He was expecting the police to make him leave within five or ten minutes. In a kind of inverse-Ferguson situation, the police instead respected Wallace’s right to peacefully protest; they stayed on the periphery “to make sure I was safe,” said Wallace, and shook hands when the protest was over.
Wallace enlisted two of his friends, Felicia Roche and Lee Colston II, to join him; they took turns holding up the poster and taking photographs. He couldn’t hear everything that passersby said and, as he spent the entire hour “motionless: I didn’t speak to anyone, I didn’t look at anyone.”
“Honestly, some of the things that were said were so ugly. And I’ve dealt with these kinds of issues before, and you hear about it all the time, but when it’s right in front of your face, it takes on a whole new reality. In trying to open other people’s eyes, my eyes were open, I had this complete revelation about this world we live in.”
— Seth (Keith) Wallace (@_Prince_Ali) August 18, 2014
Tourists continued to take photos in front of the Love sign as the silent protest went on behind them. People “mocked and scorned” the scene, said Wallace. “One of the most hurtful things [was when] a group of friends wanted to take a picture, and one guy said, ‘I don’t want to be a part of this,’ and their friend said ‘What’s the big deal? He’s already dead.’ The people who were assisting me said one girl stepped over the body to get closer to the statue to take a picture, and the wind blew at that moment and wrapped the caution tape around her foot. [She had] no reverence for, no acknowledgement of, what’s right in front of her.”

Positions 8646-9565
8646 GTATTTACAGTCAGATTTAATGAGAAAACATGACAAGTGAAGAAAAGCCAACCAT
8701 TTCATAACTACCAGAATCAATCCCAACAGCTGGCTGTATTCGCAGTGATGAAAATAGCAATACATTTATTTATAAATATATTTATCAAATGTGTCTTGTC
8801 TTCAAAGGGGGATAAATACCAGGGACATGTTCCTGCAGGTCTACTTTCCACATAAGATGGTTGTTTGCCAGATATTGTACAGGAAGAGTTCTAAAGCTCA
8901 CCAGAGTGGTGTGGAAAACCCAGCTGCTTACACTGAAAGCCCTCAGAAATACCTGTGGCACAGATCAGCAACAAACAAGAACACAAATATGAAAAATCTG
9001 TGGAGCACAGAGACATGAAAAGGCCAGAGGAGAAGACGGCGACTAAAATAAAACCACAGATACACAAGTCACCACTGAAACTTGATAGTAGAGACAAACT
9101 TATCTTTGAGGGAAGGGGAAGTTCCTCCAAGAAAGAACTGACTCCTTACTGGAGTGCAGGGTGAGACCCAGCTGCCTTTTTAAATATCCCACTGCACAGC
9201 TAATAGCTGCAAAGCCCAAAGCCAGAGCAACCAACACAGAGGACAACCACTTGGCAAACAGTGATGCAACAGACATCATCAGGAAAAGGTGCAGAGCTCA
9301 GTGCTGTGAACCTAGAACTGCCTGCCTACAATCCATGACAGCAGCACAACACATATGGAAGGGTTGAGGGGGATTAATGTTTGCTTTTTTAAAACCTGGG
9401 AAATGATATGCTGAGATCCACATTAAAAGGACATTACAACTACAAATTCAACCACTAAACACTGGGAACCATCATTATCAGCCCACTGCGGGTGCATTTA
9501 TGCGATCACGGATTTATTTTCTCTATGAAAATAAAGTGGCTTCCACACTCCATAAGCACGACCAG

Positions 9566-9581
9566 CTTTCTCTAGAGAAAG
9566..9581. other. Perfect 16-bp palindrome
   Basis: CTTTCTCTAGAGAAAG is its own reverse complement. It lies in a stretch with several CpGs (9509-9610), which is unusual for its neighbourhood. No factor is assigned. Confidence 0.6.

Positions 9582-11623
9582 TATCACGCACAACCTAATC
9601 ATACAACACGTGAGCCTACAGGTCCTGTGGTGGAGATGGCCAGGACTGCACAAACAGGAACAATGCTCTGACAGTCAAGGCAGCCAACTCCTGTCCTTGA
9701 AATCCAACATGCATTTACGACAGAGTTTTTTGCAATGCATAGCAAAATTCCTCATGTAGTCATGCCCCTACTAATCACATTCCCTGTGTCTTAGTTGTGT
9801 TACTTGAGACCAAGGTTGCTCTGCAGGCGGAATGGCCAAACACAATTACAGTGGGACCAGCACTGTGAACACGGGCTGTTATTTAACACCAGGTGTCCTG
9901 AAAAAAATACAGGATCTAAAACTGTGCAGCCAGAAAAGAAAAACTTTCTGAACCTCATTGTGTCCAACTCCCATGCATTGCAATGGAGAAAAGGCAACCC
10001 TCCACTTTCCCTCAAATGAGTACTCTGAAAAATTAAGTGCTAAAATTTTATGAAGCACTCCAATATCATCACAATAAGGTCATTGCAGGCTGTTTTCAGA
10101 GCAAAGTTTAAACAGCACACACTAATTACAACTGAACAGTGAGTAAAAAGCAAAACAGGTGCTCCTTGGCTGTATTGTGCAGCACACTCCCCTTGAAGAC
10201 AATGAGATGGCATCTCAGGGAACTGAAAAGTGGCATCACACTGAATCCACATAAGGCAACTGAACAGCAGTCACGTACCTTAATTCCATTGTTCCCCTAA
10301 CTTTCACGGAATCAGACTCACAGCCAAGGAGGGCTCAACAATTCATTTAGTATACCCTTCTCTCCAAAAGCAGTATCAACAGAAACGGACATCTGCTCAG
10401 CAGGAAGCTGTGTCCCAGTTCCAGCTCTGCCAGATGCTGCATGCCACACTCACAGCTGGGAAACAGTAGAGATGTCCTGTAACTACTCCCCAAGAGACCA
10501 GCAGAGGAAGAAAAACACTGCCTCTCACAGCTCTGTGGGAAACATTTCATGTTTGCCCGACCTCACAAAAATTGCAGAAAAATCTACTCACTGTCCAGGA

Wallace had a sheet of paper handed out during his protest. As Philly in Focus reported, some of his statement read:
“I am racially charged not because I want to be, but because I have to be. I am racially charged because in certain instances, that hyper awareness may ensure that I make it home to my family at the end of the day. I am racially charged because I am not afforded the luxury to wander through life with my head in the (nonexistent) ‘post-racial America’ clouds. I see color because my color is seen, dismissed, devalued, and implicated as a threat everywhere I go. I am racially charged and if I make you uncomfortable by speaking out about it and calling attention to it, then I implore you to eradicate the ugliness I see every day in the world.”
Wallace said he doesn’t believe that everyone who ignored the protest is racist. “I usually err toward the side of optimism. I assume somebody is not racist, until they prove themselves to be racist.” But racism and race relations “run through the veins of this country, and I think it makes people uncomfortable, I think it makes people feel helpless, and so they don’t know what to do so they avoid and evade.”
He’s proud that he was able to put a protest together with relatively few supplies, and hopes that other would-be awareness-raisers get inspired by his example. “This was a small gesture on my behalf, I just used what I had at my disposal, and I would just encourage people to do the same thing, and to realize and recognize that no gesture is too small.”
As for the images of smiling tourists arm-in-arm in front of Wallace’s body, “These pictures speak for themselves: people’s lives went on. A black dead body, laying in the middle of the street in Philadelphia, and life went on as usual. It’s an echoing of a bigger issue that we have in America: life goes on. When a black body is murdered life goes on.”
I asked if he thinks any of those tourists will be able to display their photographs–won’t it be, at the least, kind of awkward to explain the apparently dead guy in the background? Wallace laughed, then said, “My body lay at their feet, and the statue was above all our heads. So you can still have your picture and choose to ignore the ugliness that was literally right at your feet.”